Insurgents allied with al-Qaida mount an assault on southern Mali. The French send troops and launch air strikes to stave off the attack. Islamist militants seize a foreign-owned gas field in Algeria (whose government had let the French planes use its air space) and take at least 20 westerners hostage, including two Americans.
Bin Laden is dead, we’re pulling out of Afghanistan, we’d like to be through with insurgency wars generally—but insurgency wars, it seems, aren’t through with us.
So what is to be done? And who should do it?
First, this confrontation, while nerve-racking, should not be oversold. The jihadist affiliate that’s linked to the Mali insurgents, known as al-Qaida in the Islamic Maghreb, has nothing like the muscle or global reach of bin Laden’s flagship in its heyday. Nor are these insurgents all jihadists; many are simply criminals, drug smugglers, or sectarian warlords who have joined the fight opportunistically—and thus might be peeled away from the fight as well.
Second, this pattern is hardly new. Islamist militias of one sort or another have been present in Mali for a long time; they took control of its northern half a year ago. Few took much notice.
Third, the assault on the Algerian gas field may or may not really have had much to do with the French air strikes, or with al-Qaida. Ransoms from freeing Western hostages has long been a big source of revenue for all these dreadful groups, as is well known to every Western country or company that lays a stake in the area. (Update, Jan. 17: It turns out the raid was led by Mokhtar Belmokhtar, a former al-Qaida figure whose motive may have been a mix of ransom and jihad. The Algerian army surrounded the oil field and, early this morning, launched an attack on Belmokhtar and his men. Casualties have been reported, among the terrorists and the hostages, but details are slim.)
Still, the incidents of the past few days—the militants’ attempt to flex their grip southward toward the capital city of Bamako, followed by the hostage-taking in Algeria and the threat to “open the gates of hell” (as one of the rebel spokesmen put it) for France and any other country that gets in their way—are concerning, to say the least.
Hence, French president Francois Hollande’s rapid dispatch of troops and warplanes to halt the onslaught. And while Malians have mixed feelings at best toward the French, who were once their colonial occupiers, they welcomed the intervention with gratitude; for without it, they certainly would have been overtaken and terrorized.
Where things go from here is less clear. The French regard their action as a short-term rescue operation—a holding action until an alliance of neighboring nations (members of the Economic Community of West African States) gather and deploy roughly 3,000 troops. But it’s not at all clear how long that will take, or how well they can fight once they arrive.
For this reason, France has asked the United States for assistance. Should we comply? If so, how?
There is something of an “Obama doctrine” for these sorts of conflicts. On the one hand, it acknowledges the war on terror, the need to kill or capture certain bad guys, the importance of dismantling groups like al-Qaida and containing their expansion—especially when allies request our assistance and are in the fight as well. On the other hand, it clearly declares: “No more Iraqs or Afghanistans”—or, as Obama put it a year ago at a Pentagon news conference announcing the results of a major strategic review, “the end of long-term nation-building with large military footprints.” Instead, as stated in the official document that he and Secretary of Defense Leon Panetta signed, the United States “will develop innovative, low-cost, small-footprint approaches to achieve our security objectives.”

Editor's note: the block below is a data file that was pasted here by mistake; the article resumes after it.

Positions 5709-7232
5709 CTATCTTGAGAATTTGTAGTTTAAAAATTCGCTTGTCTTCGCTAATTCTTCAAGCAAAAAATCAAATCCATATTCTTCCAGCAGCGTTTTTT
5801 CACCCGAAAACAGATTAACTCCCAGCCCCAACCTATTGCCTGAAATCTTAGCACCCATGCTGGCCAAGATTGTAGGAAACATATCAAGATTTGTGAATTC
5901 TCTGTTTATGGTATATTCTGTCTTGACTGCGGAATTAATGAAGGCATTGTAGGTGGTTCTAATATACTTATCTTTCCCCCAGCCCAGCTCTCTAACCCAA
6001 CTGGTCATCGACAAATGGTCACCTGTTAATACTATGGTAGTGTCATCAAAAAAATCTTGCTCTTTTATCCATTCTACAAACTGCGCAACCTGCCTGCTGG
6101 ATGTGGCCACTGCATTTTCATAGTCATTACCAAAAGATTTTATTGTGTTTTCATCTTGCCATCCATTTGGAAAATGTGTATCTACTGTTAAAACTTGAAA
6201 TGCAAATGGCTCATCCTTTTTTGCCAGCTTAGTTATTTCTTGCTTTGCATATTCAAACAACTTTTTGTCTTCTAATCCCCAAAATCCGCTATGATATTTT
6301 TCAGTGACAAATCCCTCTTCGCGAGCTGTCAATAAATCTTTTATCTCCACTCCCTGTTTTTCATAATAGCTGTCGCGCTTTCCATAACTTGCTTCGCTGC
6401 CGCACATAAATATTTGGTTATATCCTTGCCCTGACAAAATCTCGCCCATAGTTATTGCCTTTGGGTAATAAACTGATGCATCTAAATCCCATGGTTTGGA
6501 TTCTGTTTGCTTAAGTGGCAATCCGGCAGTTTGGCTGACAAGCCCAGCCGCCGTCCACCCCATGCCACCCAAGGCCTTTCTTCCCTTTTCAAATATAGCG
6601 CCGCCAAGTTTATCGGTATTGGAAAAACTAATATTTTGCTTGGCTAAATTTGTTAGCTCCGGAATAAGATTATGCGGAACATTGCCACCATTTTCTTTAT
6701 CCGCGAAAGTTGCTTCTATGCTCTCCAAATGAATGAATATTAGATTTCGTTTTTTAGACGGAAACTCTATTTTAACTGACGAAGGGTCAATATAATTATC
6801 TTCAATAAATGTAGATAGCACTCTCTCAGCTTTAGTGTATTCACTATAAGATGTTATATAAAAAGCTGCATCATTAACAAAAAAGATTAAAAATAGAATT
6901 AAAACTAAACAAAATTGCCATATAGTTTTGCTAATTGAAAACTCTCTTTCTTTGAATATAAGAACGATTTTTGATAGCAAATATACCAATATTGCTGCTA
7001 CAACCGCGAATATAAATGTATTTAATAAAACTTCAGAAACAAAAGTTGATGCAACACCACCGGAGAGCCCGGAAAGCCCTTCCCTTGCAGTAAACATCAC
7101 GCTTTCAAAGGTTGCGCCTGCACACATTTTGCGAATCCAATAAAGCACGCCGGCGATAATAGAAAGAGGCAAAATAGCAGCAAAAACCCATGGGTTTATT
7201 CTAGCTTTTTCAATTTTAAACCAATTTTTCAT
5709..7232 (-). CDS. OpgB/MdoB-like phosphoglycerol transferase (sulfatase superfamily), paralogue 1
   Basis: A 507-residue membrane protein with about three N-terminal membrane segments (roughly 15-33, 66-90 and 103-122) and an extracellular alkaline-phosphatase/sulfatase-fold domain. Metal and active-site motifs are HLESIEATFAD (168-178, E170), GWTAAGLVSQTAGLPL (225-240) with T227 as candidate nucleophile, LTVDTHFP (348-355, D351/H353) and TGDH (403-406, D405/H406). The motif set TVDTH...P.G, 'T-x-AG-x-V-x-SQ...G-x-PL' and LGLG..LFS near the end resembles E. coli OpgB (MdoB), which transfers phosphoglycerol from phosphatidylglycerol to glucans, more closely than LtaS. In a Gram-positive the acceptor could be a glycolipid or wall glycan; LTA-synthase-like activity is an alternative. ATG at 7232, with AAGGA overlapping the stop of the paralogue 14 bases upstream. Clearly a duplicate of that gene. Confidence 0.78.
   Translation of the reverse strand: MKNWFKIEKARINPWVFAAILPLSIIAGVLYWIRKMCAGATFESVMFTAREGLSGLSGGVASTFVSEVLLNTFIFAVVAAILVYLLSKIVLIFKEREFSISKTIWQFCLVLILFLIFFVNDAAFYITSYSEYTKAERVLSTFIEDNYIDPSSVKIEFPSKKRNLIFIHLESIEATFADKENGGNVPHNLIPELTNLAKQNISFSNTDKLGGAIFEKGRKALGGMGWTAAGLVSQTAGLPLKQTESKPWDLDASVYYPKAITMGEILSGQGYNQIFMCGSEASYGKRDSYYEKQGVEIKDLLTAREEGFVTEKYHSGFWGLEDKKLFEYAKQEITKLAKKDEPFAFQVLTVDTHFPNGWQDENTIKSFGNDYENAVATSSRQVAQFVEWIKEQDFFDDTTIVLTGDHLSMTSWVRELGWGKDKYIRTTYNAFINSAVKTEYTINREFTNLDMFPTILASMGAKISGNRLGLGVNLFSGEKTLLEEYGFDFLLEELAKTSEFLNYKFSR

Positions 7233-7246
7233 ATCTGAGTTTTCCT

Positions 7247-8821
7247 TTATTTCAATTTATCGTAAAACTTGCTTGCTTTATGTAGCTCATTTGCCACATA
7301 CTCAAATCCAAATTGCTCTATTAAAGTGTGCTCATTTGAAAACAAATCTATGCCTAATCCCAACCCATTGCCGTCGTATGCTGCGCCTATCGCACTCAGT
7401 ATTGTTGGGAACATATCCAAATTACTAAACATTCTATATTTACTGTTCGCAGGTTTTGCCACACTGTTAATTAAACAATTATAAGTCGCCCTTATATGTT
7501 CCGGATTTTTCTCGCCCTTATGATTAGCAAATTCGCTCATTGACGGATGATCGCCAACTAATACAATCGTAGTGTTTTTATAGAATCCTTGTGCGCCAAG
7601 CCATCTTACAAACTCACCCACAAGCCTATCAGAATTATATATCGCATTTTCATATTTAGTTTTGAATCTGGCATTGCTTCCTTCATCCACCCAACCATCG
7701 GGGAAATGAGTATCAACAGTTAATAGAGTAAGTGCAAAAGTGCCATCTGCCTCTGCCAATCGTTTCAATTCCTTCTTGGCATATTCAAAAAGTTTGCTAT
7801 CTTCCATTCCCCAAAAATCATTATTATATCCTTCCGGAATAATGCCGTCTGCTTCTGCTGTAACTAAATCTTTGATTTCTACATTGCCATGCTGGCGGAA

And so there are many hot spots in the world where the Obama administration (sometimes President Obama himself) has ordered commando raids or drone strikes on “high-value targets.” In the case of Libya, he joined a NATO military campaign (which had been requested by the Arab League and authorized by the U.N. Security Council) but did not lead it. Rather, the United States focused on providing its “unique capabilities” to the warfront—especially drones (both for providing surveillance and dropping smart bombs), long-range airlift of supplies, and some on-the-ground intelligence assets. This is what some uncharitably called “leading from behind,” and it proved successful.
That’s probably the sort of thing we will do in Mali—and what we should do, if France’s rapid counterblow doesn’t stave off the threat. Even this is not as easy as it might seem: air bases are far, far away; drone operators need local people on the ground to tell them where to aim the cameras and what they are looking at. Whole logistical and intelligence networks need to be created. Even if Obama were inclined to do more, say, to send troops (which he almost certainly is not), he couldn’t, owing to a law barring U.S. troops from aiding a foreign government that came to power as the result of a coup. And it’s worth noting that the officer who overthrew Mali’s democratically elected government just last year, Captain Amadou Sanogo, had been, not long before, a promising student in a U.S. Army training program.
This should give further pause to anyone advocating major action on our part. We don’t know the territory, we don’t know the players, we don’t know who’s worth backing, and who’s not. There are others who do, and they happen to have a bigger stake in the conflict. One lesson we should have learned in the last decade (and in much of the half-century before that) is that, in these sorts of cases, where we’re so in the dark, we should keep a low profile, if we get involved at all.